Jobseeking students told to boycott 'sexist firms'
Published: 03 Mar 2014 16:39 CET
AllBright, an organization that promotes diversity in the workplace, released its annual "Black List" of companies that have only men on their boards.
Researchers found that 82 of 253 Swedish companies included in the overview had not a single women at board level, yet women's representation did creep up somewhat overall last year.
"But it was disappointing at the same time as it is moving very slowly," AllBright CEO Amanda Lundeteg told The Local.
The lobbyists called the 0.7 percent increase in executive women "modest" - reaching 18.5 percent last year. The report also noted that women headed 15 of the 253 surveyed companies. The number of boards with one woman outnumbered the boards that sported none for the first time, which gave rise to the name of the 2014 report - "The New Norm".
The report authors criticized the focus on women breaking through the glass ceiling, rather than discussing what persons above that ceiling were doing to shatter it.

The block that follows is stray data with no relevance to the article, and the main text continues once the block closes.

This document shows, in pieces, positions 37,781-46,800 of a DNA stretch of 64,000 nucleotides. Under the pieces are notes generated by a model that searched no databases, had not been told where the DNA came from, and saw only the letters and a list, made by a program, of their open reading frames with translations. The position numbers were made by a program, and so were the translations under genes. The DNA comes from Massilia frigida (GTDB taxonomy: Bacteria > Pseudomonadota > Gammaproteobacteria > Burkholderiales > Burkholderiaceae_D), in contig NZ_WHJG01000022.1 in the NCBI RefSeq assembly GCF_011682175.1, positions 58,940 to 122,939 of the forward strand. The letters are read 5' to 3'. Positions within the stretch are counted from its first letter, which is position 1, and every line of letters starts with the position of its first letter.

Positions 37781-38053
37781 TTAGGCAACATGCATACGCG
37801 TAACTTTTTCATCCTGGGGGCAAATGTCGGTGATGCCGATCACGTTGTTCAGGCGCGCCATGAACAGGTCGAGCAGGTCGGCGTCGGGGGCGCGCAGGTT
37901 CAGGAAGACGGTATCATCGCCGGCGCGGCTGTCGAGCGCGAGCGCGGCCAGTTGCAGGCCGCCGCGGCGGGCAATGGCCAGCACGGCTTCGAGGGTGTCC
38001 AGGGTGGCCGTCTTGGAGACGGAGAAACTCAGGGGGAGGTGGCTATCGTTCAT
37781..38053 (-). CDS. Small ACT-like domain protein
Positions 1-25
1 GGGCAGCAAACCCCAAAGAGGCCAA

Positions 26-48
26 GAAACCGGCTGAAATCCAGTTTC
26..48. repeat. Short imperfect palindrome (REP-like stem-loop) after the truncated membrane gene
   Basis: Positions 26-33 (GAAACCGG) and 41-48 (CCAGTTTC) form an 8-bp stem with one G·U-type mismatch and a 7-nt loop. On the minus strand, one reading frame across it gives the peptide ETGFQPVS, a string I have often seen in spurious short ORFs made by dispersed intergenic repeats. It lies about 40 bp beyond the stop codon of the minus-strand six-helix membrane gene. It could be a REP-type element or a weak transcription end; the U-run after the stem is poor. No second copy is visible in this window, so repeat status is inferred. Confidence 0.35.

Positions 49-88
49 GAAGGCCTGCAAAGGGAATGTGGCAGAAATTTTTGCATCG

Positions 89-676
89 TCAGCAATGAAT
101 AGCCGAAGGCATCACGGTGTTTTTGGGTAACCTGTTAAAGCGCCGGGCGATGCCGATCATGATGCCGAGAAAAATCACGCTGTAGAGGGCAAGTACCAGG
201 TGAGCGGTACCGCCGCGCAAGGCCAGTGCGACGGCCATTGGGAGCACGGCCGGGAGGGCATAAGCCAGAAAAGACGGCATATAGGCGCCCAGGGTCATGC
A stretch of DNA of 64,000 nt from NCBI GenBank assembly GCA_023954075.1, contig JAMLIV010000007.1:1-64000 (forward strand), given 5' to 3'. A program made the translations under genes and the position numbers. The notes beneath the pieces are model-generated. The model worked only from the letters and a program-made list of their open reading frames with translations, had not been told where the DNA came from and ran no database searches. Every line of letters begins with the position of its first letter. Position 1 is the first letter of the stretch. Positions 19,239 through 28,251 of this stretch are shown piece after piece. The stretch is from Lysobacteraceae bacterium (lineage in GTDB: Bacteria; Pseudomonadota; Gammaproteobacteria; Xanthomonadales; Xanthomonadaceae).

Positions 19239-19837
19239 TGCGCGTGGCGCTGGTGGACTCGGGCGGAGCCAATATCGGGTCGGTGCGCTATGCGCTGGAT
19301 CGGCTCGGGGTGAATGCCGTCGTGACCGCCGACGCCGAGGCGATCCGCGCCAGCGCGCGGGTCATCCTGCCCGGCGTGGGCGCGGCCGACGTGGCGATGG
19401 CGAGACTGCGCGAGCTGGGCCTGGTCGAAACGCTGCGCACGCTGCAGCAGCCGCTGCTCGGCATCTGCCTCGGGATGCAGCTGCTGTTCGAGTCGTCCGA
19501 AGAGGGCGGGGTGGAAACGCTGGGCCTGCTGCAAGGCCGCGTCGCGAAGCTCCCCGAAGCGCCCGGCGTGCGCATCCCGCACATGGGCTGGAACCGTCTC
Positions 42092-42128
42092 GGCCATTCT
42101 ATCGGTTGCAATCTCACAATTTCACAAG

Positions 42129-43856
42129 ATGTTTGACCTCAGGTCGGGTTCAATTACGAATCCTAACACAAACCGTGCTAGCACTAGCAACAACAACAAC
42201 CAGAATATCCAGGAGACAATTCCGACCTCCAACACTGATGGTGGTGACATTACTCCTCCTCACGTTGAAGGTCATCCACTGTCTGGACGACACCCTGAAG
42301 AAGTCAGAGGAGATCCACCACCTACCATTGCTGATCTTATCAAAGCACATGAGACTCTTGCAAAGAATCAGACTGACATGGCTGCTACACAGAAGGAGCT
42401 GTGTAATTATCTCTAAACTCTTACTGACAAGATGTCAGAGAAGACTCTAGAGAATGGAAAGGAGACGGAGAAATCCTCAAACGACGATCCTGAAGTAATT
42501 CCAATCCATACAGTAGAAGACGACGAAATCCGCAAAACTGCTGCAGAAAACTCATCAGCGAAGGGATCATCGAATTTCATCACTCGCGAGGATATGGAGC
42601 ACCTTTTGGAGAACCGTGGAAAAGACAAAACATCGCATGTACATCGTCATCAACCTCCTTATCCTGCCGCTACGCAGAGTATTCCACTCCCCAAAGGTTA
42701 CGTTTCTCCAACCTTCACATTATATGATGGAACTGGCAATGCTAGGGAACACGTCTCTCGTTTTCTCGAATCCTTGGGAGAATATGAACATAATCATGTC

"No wonder that the development towards equal representation at top level goes so slowly when the question is so stubbornly discussed as a women's issue," the authors wrote.
"Women have to get better at networking. Women need coaching. Women have to get tougher. Women have to say yes to things. Women should attend inspiration conferences. That's what the debate about women in industry sounds like."
Lundeteg said that AllBright's aim was "to change the attitudes of the CEOs" and help change the recruitment process of executives.
Companies with a 60/40 male-to-female split on the board earned a place on AllBright's "White List" - an honour that went to 27 companies, including Proffice and Björn Borg. AllBright also introduced a new Grey List, a nod of tempered approval to the 144 Swedish companies that had one female member on the board.
Boards totally bereft of women, such as Oriflame and Stora Enso, put the companies on the organization's "Black List". AllBright sent letters in black envelopes to the companies asking them to "change their attitudes", Lundeteg said. The lobbyists recommended that the companies put strategies in place to deal with the skewed representation.
To further shame the companies, AllBright sent a list of the blacklisted firms to students across Sweden, telling them not to apply for jobs there.
If the current rate of development continues, the organization noted, it would take until the year 2022 for the black list to disappear.